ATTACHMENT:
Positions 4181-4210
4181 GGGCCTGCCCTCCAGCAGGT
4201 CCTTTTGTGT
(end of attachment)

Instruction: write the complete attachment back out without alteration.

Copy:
Positions 4181-4210
4181 GGGCCTGCCCTCCAGCAGGT
4201 CCTTTTGTGT